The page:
Final Fantasy 7 Rebirth Has A Lot To Fix From Remake
Can the upcoming sequel save the series?
After Final Fantasy 7 Remake made serious changes to the story and character arcs of the original release in 2020, Rebirth will expand into its own version of the remake’s continuity. Will Rebirth carve its own path into a parallel Final Fantasy universe, or revert some of the controversial decisions made in the remake?
Despite development problems that included a complete overhaul of the dev team, the game was released in 2020 to mostly positive reception. How will Final Fantasy 7 Rebirth continue from here? Before even discussing Rebirth, it’s probably best to go over Remake’s various changes and what a sequel actually entails.
The critiques of the Final Fantasy VII Remake story bear repeating. Starting with the minor stuff, Sephiroth is all over the game. While Sephiroth is a popular villain that people were looking forward to seeing in Remake, his overexposure took away a lot of his specialty he had in the original. In the original, Sephiroth was built up over tens of hours of playtime. You were slowly introduced to his relationship with Cloud, and learned more about his character through his feats rather than anything he said to another character or did in front of you. No matter what they had him do in Remake, having him show up so frequently was always going to take away from his mystique. It’s possible to correct this change with the ensuing two entries, but for players who haven’t played the original Final Fantasy VII, it’s not likely to have the same impact.
Another major change that could be a problem is the Sector 7 plate dropping. Shinra wants to remove the Avalanche splinter group, destroying their reactors by completely taking out the sector they are hiding out in (and killing tens of thousands of people in order to do it). In the original, this is depicted with a masterful shot of the interior of one of the Sector 7 slum houses, with a wide shot revealing both a television newscast and the upper part of the sector. The news anchor reacts to the plate coming down as the entire sector is shown being destroyed outside. The remake version of this is done by showing the plate coming down just out of frame (with a hilariously inappropriate Cait Sith cameo). If you haven’t played the original, this cameo means absolutely nothing and the game makes no effort to explain what it is you are seeing.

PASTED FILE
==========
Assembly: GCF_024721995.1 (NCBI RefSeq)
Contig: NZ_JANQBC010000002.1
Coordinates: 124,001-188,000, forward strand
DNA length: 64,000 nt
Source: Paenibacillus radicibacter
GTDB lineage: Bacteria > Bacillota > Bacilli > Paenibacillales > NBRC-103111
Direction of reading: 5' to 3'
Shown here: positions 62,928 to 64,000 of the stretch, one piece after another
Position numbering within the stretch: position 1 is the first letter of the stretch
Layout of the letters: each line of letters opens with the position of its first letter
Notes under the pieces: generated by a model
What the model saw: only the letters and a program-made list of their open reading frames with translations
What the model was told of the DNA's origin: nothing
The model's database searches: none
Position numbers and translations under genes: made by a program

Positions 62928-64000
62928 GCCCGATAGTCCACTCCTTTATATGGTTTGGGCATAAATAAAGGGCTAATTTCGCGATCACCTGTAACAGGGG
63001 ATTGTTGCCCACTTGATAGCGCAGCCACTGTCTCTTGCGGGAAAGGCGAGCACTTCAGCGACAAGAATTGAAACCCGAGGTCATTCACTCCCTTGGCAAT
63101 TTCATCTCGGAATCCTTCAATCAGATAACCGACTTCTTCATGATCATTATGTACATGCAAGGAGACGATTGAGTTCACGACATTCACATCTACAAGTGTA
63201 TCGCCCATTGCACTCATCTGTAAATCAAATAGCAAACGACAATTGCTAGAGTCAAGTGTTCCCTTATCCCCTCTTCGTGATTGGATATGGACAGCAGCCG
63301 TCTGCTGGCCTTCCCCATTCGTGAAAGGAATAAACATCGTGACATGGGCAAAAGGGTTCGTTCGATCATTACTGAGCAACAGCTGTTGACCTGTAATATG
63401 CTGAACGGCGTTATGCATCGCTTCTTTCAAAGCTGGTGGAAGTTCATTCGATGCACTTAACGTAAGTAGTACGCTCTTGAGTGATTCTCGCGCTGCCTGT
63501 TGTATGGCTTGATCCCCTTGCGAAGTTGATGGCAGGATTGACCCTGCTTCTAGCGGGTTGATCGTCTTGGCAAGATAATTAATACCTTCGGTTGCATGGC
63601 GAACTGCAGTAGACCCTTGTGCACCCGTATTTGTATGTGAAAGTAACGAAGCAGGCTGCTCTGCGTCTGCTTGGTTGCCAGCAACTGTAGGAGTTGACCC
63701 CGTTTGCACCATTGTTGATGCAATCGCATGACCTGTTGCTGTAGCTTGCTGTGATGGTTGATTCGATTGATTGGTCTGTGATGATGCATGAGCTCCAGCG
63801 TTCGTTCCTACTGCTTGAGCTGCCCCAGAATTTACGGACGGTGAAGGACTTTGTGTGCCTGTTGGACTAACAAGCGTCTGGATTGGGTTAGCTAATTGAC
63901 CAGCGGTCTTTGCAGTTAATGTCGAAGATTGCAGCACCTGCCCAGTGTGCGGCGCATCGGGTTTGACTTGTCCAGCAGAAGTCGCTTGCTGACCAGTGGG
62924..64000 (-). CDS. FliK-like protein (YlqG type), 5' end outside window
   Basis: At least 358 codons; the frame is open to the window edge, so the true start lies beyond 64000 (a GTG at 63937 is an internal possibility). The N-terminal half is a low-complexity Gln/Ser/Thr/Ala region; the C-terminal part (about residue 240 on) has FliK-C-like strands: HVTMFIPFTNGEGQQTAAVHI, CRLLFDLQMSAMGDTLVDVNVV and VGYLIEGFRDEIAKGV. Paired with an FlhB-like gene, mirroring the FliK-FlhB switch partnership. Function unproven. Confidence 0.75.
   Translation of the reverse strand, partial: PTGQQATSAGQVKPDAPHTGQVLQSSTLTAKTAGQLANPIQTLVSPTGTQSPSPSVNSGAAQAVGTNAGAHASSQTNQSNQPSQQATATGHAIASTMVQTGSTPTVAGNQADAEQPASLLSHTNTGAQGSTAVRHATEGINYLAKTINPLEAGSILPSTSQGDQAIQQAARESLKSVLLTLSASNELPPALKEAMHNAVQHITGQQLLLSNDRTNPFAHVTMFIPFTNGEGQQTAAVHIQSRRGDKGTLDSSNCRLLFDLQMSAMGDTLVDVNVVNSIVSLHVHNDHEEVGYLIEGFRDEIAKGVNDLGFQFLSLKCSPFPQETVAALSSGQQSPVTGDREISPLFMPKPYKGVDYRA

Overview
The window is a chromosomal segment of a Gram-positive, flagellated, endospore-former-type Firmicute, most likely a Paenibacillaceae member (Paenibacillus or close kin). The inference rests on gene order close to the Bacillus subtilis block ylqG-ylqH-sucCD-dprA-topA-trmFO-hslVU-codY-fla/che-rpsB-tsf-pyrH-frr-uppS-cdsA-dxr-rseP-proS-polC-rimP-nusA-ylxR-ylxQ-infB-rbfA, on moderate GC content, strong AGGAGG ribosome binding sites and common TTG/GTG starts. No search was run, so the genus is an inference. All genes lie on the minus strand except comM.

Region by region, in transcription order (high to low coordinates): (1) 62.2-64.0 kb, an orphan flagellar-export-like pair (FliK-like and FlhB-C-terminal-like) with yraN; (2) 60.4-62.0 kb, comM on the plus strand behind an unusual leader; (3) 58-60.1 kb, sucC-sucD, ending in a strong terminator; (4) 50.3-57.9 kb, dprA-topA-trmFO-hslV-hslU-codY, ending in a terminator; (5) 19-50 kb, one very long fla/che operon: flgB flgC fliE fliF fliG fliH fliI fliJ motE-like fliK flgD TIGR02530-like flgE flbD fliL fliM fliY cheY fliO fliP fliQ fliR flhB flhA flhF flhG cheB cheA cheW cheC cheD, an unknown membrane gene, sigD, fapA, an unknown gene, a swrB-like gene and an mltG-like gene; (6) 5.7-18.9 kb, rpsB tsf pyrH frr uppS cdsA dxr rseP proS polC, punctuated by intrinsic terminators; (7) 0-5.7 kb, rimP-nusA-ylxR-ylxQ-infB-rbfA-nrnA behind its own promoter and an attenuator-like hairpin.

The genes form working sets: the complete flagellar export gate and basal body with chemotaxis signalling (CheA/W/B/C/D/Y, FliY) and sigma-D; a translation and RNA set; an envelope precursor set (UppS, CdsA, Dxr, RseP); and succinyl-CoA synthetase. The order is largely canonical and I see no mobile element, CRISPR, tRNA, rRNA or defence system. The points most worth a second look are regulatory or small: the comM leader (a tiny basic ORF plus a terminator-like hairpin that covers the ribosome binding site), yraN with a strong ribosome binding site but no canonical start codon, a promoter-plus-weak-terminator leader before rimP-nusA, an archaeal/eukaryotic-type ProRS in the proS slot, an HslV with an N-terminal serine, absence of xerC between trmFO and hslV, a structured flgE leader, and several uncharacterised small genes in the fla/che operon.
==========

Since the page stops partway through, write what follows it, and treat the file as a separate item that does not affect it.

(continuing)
The game had trouble finding a healthy blend of both original story content and new additions. Any time a major change was made from the original Final Fantasy 7, a ghost-like creature that travels in packs called “The Whispers” prevents the main characters from advancing to a certain point or even attempting to kill minor characters who had been dead far earlier in the original game. The use of the Whispers as a plot device to halt the story any time a drastic change is happening is interesting thematically, but it halts the story and the player’s interest in it as well. Not to mention the Whispers don’t seem to be much of much interest to the characters when they’re not on-screen.
Remake itself was plagued with padded content which included revisiting old areas, copious amounts of poorly thought out side-quests, and timewasting mechanics like moving shipping containers around with a giant hand. However, Tetsuya Nomura has not had the best track record in recent memory. with both Kingdom Hearts III and the more recent Stranger of Paradise proving pretty divisive. It’s hard to say how much Rebirth is going to change exactly. The trailer for Rebirth shows off Cloud and Sephiroth visiting Nibelheim from the original game, on top of the expected allusions to the fact that this game runs within its own universe from this point on. Narratively Square Enix is able to do whatever they want with the game’s story from this point forward.
Anyway, What About Final Fantasy 7 Rebirth?
In defense of Nomura, he claimed he simply wanted to retread the story of the PS1 game, while Yoshinori Kitase, the Director of the original, wanted far more drastic changes in remake. It’s hard to imagine what more could have been altered had Kitase been chosen as the director for the remake, but it’s probably for the best with this new trilogy that they have the flexibility to adjust what they want going forward. With the Whispers removed from the plot by the end of Remake, as well as the final scene of the game teasing just how different this new reality is, the door is wide open to see a drastically different version of Final Fantasy 7, one that will be made or broken by how much Rebirth wants to stray from its roots.